4) What do you wear the most?

I think the most common mistake is rushing out and trying to fill up your half empty closet. It can be an expensive mistake even if you're not buying designer clothes. I've learned to take a step back and go through my clothes to figure out what I wear a lot of. Personally, I gravitate towards structured jackets, plain and striped tees and denim which happen to be my daily uniform so that's where I'd spend more money on.



5) Plan your wardrobe

It becomes a costly exercise if you're constantly having to go out and buy an outfit just for an occasion. I like to work with a list to plan a wardrobe that consists of separates that complement each other to create multiple looks. Furthermore, it makes it easier to locate the gaps as well as see what you've got plenty of.


Source


6) Understand your body

Are you a pear shape? Or hourglass or apple? Are you lanky or curvaceous? What are your problem areas? Skinny jeans aren't for everyone. Neither are boyfriend jeans. Hide your flaws and accentuate your strengths. I haven an apple figure and high waisted pants look ghastly on me. My petite frame, narrow shoulders and rather boyish figure meant that I need jackets with a bit of shoulder padding, nipped in the waist to create an hourglass illusion and slightly cropped to keep the proportion right.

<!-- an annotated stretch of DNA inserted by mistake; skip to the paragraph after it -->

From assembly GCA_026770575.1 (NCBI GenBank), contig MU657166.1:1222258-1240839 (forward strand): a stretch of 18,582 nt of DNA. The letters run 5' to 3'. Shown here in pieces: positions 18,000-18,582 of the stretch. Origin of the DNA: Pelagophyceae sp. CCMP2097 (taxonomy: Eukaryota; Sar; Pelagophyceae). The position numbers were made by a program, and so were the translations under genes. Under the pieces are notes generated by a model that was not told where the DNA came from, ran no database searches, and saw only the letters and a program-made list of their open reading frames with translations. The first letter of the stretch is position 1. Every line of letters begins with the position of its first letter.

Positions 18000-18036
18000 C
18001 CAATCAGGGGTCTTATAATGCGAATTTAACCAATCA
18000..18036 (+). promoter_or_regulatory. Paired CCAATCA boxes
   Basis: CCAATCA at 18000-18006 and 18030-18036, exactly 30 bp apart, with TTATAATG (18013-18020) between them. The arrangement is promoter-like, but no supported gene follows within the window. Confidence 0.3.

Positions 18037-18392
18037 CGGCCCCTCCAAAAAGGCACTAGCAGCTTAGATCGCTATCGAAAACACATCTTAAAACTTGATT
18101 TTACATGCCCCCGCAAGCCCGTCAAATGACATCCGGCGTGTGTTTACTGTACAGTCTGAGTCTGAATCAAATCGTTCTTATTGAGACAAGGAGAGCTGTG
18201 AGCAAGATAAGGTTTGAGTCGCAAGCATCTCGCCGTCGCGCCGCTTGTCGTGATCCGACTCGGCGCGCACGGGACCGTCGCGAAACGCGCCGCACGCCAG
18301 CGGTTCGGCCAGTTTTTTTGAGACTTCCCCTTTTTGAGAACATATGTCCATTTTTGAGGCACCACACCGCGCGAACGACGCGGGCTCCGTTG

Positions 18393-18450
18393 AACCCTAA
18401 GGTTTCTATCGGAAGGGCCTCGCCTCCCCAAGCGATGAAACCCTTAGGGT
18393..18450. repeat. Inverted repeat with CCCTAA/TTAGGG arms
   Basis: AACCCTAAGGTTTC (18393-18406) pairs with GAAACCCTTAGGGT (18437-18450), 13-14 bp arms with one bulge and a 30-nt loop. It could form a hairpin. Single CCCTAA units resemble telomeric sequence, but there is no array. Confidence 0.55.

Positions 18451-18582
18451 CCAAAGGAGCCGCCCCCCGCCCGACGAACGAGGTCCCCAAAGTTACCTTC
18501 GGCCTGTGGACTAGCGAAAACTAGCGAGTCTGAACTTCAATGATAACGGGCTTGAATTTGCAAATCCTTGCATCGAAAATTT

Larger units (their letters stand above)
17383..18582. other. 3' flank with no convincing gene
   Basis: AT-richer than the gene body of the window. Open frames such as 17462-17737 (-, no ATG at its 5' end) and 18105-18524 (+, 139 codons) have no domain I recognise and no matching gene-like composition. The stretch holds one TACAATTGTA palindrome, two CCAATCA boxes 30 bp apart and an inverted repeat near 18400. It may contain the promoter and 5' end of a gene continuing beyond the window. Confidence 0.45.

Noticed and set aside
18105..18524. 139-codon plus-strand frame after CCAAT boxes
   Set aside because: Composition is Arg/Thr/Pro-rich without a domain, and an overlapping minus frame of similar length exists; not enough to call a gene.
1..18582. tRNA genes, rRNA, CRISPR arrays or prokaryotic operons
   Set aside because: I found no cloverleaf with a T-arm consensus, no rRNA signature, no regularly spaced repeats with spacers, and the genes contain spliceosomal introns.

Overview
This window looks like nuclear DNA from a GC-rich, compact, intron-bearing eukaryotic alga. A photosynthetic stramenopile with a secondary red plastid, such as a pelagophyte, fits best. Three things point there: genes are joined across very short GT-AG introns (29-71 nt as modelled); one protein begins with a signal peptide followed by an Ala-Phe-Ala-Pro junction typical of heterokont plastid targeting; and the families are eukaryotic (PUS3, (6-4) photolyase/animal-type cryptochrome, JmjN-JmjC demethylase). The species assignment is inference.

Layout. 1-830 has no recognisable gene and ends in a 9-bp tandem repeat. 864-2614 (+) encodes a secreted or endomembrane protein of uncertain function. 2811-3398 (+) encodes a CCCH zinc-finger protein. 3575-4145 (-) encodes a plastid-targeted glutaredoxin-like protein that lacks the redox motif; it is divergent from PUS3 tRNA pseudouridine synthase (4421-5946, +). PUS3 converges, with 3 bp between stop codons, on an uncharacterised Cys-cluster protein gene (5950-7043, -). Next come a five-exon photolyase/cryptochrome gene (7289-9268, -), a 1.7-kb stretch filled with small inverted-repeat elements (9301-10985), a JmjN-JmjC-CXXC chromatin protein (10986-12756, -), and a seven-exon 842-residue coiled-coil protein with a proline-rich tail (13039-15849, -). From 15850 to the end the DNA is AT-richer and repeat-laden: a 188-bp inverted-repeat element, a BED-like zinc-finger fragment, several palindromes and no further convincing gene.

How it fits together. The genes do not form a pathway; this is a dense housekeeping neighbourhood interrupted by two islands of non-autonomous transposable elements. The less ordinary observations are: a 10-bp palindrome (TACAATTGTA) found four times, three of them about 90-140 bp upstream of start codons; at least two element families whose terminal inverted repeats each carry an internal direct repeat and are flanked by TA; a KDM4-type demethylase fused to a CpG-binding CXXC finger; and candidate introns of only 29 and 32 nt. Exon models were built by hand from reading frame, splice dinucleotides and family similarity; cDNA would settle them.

7. Accessories

Accessories and shoes can elevate and create a whole new look without changing your outfit. You'll be surprised how scarves, shoes and jewelry can make a difference to the clothes you're wearing. However, decide what you feel most comfortable in. I don't wear earrings nor fussy necklaces but I adore hats and shawls.



8. The Fit

I'm done with ill-fitting clothes. I normally buy t-shirts, sweaters or silk shirts a size or two bigger because I prefer a slouchy fit. However,  jackets, pants or coats have to fit just right or else they just look sloppy and unflattering. I've spent a fortune on alterations. These days, I stick to French brands only because they seem to be designed with a more petite frame in mind.


For those of you who have a similar experience, please share your thoughts and tips. What was it like for you? What works for you?



17 comments:

  1. Perfect tips even for old mom like me LOL! I like the figure out your shape.. I think I am a pear but if I am not careful, I could end up a computer ;D
    Have a great weekend!

    Greetings from Dubai!
    MRS JACK OF ALL TRADES DAILY
    http://mrsjackofalltradesdaily.blogspot.com/

    ReplyDelete